Just because your child is tall enough to look you in the eye doesn’t mean your job is over when it comes to discipline. Given the risks to teenagers’ safety, health, and future success, discipline is, if anything, more important than ever. That said, you’re going to have to adapt your tools to the job at hand.
Many of the same tools you used for younger children still work. There’s more room than ever, for example, to model appropriate behavior.
- Praise remains a powerful tool; your kid may duck down in the car when you drive past the mall, but she still wants your affection and approval.
- Actively ignoring remains a useful tactic; more than ever she wants to be heard, but for you to listen she’ll have to speak respectfully.
- Even time-outs can evolve into the teen years. You might point out that your teen is upset and needs some time to gather herself. Suggest 15 or 20 minutes of time to calm down so the 2 of you can resume a more constructive conversation.
- Your adolescent can choose between various methods of sulking, from drawing to playing guitar to surfing the Internet, as long as she isn’t posting unflattering pictures of you.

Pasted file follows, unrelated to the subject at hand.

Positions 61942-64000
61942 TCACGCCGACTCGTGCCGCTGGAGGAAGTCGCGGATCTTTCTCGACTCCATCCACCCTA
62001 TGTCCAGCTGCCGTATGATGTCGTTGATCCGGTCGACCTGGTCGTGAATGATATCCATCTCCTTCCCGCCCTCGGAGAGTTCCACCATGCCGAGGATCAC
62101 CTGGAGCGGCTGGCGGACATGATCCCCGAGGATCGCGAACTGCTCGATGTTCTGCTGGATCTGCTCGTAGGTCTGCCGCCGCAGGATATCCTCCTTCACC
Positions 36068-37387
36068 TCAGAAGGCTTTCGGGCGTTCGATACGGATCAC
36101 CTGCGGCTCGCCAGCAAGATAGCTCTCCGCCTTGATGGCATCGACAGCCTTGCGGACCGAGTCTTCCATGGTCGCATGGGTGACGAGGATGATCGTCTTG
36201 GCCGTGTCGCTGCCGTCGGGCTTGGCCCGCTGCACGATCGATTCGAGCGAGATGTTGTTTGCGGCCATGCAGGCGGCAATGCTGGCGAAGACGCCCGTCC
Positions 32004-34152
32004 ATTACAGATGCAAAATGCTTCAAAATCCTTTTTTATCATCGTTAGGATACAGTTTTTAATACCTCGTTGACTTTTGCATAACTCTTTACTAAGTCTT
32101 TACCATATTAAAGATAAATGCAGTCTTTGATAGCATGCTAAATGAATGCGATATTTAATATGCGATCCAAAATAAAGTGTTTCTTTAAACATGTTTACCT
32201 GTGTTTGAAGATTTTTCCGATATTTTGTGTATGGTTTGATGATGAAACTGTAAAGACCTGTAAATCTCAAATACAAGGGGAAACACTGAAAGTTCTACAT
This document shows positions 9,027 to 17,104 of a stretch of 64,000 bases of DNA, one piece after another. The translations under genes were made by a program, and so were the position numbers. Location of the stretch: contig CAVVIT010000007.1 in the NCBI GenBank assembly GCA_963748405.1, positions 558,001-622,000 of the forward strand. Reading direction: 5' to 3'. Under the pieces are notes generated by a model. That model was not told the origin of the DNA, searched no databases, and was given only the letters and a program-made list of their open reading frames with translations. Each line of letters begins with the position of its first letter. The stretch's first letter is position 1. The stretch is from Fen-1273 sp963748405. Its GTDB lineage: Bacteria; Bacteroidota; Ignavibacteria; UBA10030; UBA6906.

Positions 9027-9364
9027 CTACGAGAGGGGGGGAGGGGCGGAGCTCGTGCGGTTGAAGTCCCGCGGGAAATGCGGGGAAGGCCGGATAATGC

Natural and logical consequences remain useful as well. The natural consequence of not studying, for example, is to make a lousy grade. The logical consequence of making lousy grades may be to lose video game privileges for the next grading period. Loss of privileges may include use of the car, time spent with friends, or shopping opportunities. You also have the option of adding household responsibilities.
One advantage of having a teenager is that your child can take an active role in determining what the consequences of her actions should be. Go ahead and ask your teen to propose a consequence after she breaks an established rule in the house. You may find her sense of justice is actually harsher than your own! You may be the one arguing for a more lenient sentence. Because the consequence is her idea, she’s more likely to comply. You can also use this approach in establishing what the rules of the house should be. You might negotiate a list of chores, an academic goal, or a curfew that everyone finds satisfactory.
You’re transitioning your teen into the adult world, where we’re all bound by contracts, usually by mutual agreement, and where we often face consequences of our own making. Now you have a whole shed full of tools to help your child learn appropriate behavior, and you know how to use them, from the simple #2 Phillips screwdriver to the 12-point ⅜-inch left-handed gear-driven socket wrench. You can roll up your sleeves and set about your job as chief executive officer, at least with the advice and consent of your family’s board of directors.